May 24, 2016
Milton, ON. A few good weeks of corn planting weather in May has turned out to be bad news for beekeepers. While Ontario grain farmers have been able to get on the field and get their crops planted, Ontario beekeepers are reporting bee kills and pesticide related problems with colony build-up in corn planting areas.
“We’re definitely hearing about more bee kills this year than in the past two years,” says OBA president Tibor Szabo. “What we are seeing is consistent with pesticide exposure.”
Dan and Betty Walker of Walker’s Honey are producers of queens and nucs in Strathroy. Every day last week, they collected dead and twitching bees from the front of their hives in four separate bee yards. These incidents occurred at the same time that neighbors were planting corn on either side of their bee yard.
Albert Devries of Clovermead Apiaries in Aylmer reports sizeable bee kills and twitching bees in front of more than 300 of his 950 hives, coinciding with recent corn planting in neighboring farms. “This is not new for us. We have experienced bee kills every year for the past 4 or 5 years,” reports Devries. “The only thing working in our favour this year is the cool weather that has limited the flight of bees.”
Tom Congdon is a commercial beekeeper and owner of Sun Parlor Honey, a family-owned and operated business with 1,600 hives located in Essex and Windsor counties. Congdon reports that he is having problems with unusually poor queen fertility during early pollen collection this year. Tests of pollen gathered by his bees from dandelion and flowering trees near cornfields found levels of neonicotionoid pesticides, thiamethoxam and clothianidin, consistent with chronic bee poisoning.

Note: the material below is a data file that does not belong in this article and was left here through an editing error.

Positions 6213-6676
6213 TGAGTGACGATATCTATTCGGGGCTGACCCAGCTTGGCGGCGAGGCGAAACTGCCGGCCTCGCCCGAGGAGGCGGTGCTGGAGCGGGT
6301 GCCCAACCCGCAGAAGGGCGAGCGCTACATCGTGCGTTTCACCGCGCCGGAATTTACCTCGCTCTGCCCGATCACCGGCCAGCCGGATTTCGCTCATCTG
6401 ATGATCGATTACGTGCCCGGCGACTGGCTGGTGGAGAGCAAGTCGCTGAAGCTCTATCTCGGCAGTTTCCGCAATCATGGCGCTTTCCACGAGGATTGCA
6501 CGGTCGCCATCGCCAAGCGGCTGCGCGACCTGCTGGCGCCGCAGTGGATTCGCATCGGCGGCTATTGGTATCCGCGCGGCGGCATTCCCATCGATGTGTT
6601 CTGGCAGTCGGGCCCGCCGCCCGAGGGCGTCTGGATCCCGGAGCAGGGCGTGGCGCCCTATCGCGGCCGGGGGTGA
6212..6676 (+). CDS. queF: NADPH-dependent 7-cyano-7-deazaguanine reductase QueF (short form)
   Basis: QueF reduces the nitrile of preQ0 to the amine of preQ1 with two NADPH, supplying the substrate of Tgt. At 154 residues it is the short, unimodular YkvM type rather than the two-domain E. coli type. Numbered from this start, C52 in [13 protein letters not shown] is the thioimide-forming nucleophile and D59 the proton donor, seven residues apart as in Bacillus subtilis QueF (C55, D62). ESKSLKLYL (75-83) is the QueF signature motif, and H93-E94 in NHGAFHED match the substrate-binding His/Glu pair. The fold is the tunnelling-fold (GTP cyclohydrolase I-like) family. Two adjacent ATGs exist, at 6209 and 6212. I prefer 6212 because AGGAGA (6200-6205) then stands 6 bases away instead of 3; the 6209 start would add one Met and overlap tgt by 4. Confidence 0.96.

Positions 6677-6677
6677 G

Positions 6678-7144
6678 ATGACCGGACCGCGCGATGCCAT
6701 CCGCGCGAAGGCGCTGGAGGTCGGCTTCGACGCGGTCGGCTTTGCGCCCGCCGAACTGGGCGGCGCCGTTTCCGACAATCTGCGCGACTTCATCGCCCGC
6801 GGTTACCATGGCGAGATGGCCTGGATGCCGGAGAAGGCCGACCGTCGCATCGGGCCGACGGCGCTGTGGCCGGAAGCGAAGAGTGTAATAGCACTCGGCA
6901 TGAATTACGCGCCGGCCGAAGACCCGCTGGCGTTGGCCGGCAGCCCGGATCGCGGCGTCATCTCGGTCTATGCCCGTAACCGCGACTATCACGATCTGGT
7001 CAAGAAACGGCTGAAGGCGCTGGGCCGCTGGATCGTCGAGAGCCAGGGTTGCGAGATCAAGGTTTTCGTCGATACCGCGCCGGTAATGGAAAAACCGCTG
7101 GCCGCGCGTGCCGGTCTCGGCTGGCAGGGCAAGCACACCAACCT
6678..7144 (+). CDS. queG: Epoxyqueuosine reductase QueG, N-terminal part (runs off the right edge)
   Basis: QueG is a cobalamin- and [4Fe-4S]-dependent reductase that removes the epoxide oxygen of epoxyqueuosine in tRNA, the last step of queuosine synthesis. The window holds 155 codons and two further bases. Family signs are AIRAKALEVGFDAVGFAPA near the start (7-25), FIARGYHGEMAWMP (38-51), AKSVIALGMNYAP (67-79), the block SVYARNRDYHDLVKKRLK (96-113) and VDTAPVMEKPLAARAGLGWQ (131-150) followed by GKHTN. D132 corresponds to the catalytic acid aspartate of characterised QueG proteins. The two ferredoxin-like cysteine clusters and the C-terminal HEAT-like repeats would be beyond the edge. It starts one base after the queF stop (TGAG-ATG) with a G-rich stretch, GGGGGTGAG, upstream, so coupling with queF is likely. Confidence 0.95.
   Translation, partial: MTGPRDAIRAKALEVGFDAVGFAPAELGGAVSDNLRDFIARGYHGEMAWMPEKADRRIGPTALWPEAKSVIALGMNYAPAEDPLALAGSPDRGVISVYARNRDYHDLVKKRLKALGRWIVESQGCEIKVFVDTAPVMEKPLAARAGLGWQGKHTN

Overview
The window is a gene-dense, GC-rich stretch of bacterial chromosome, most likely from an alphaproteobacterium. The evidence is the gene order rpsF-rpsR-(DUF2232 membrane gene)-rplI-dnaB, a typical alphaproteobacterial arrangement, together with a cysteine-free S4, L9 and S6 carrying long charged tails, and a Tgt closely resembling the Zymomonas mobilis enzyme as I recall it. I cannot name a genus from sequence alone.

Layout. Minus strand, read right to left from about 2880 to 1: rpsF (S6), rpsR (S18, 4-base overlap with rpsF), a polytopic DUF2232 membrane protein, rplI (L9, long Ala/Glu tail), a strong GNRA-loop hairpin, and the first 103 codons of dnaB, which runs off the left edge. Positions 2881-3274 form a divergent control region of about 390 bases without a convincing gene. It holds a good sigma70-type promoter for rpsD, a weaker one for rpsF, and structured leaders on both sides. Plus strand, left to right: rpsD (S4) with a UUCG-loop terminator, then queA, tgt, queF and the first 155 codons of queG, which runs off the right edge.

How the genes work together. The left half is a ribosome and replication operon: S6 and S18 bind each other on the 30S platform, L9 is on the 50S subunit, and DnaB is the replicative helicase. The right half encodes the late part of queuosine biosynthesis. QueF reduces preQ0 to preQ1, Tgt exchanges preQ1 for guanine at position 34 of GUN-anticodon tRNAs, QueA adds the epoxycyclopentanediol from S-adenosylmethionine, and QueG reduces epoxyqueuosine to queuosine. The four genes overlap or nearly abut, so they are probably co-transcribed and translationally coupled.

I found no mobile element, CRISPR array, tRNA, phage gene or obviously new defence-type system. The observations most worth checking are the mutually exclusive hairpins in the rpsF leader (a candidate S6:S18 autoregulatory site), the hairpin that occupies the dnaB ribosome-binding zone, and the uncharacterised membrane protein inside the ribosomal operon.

Last year, the Government of Ontario put regulations in place to reduce the overuse of neonicotinoid pesticides used to treat corn and soy. Neonicotinoids are widely used and highly toxic to honey bees. Estimates by crop experts from the Ministry of Agriculture, Food and Rural Affairs (OMAFRA) found that while farmers were applying pesticides to 100% of their corn and 65% of their soy seeds, only 20% of this acreage actually needs pesticide protection.
“What’s happening this year shows pollinators in Ontario are still at risk,” says Szabo. ‘We can only hope that we will soon see reductions in the use of a class of pesticides that is highly toxic to both honey bees and wild bees as well as other beneficial insects.”
This year Health Canada’s Pest Management Regulatory Agency (PMRA) is documenting but not investigating bee kill incidents or taking bee or pollen samples for analysis. Representatives from both PMRA and OMAFRA have confirmed that despite early days and the unusually cold spring, bee kills this year were equal to, if not greater than, last year.
The OBA has requested PMRA to publicly report the number of incident reports. ***